This brilliant theologian still carries those wounds into one of the most respected religious positions in the world.

In contrast, she received uplifting words of encouragement from her famous father, but he could not erase what had been done.

Unfortunately, I know how to verbally slice you up, and I am good at it. I was a member of a successful debate team in college and taught debate as a faculty member.

I am sorry to say I have used those skills all too often. I am trying to get as good in demonstrating and teaching a better, more productive way of communicating. It isn’t easy.

Being positive is a challenge. Being negative is easy. People expect and accept negative criticism, but they are suspicious of positive comments. They are silently asking, “What does he want?”

As this year’s “Say Something Nice Day” approaches (June 2), I hope you’ll think back to those people who encouraged you. Think of those who said the right things. Think of the verbal gifts they gave you.

Then, bring their remarks into the present. Speak them aloud. Use these images to replace those of people who put you down and belittled your efforts.

There is wonderful Scripture that supports this practice: “From now on, brothers and sisters, if anything is excellent and if anything is admirable, focus your thoughts on these things: all that is true, all that is holy, all that is just, all that is pure, all that is lovely and all that is worthy of praise.” (Philippians 4:8)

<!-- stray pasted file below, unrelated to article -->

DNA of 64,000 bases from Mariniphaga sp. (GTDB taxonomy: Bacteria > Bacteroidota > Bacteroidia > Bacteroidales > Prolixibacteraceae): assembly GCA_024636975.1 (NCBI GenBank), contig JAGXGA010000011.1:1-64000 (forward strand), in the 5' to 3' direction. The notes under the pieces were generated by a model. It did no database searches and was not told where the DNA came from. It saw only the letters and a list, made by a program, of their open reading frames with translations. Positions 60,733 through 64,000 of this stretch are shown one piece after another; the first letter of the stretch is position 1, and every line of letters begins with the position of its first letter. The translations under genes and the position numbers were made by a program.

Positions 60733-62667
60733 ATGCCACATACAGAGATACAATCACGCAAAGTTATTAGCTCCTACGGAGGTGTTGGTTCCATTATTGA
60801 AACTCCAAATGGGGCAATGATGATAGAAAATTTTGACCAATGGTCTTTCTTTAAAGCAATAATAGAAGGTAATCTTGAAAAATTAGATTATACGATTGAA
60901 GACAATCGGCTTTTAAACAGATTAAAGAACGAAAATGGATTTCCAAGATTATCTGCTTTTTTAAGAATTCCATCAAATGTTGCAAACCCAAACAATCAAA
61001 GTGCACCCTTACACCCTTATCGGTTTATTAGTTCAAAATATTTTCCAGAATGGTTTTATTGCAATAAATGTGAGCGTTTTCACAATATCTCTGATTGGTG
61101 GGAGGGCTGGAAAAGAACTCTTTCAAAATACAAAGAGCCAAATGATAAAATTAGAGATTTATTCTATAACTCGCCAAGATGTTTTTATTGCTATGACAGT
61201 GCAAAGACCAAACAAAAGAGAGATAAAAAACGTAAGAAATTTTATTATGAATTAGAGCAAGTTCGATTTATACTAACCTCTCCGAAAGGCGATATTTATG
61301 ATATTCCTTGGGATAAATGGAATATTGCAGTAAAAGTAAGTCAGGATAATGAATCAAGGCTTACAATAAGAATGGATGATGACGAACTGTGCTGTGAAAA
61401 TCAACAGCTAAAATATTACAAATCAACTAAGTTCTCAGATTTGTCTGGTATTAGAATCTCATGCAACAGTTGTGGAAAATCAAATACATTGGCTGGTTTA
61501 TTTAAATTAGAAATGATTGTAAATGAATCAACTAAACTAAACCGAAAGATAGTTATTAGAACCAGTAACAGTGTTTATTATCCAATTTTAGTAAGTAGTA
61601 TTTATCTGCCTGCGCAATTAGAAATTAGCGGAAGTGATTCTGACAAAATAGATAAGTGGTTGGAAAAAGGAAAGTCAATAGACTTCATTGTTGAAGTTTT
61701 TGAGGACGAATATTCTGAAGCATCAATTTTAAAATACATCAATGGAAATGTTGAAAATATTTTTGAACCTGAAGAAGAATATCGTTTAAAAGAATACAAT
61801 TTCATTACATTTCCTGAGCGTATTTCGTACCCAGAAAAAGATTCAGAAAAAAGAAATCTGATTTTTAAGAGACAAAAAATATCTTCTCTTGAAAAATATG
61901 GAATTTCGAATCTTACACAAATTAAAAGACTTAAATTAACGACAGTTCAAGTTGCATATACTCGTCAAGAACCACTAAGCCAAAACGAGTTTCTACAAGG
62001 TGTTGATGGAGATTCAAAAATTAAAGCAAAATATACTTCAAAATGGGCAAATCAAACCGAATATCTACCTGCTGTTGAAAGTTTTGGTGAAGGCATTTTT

Mitch Carnell

Mitch Carnell is a member of First Baptist Church of Charleston, South Carolina. He is the author of “Our Father: Discovering Family.” His writings can also be found at MitchCarnell.com.

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Never Criticize;  Always Encourage

My second grade teacher, Mrs. Workman, said to me, “You are a polite young man.” One of our children’s directors at Northside Baptist Church said to me, “I am surprised at your behavior. I expected better from you.” Two very different statements about my behavior at about the same time. It is a vivid example of our ability to make choices about what side of ourselves we choose to share. We are in control of us.

Each of us has the power within for good or evil. We can choose to be truthful or to lie. We can choose to be kind or unkind. We can choose to be polite or rude. We can choose to build other people up or tear them down. Our words reveal what is in our hearts.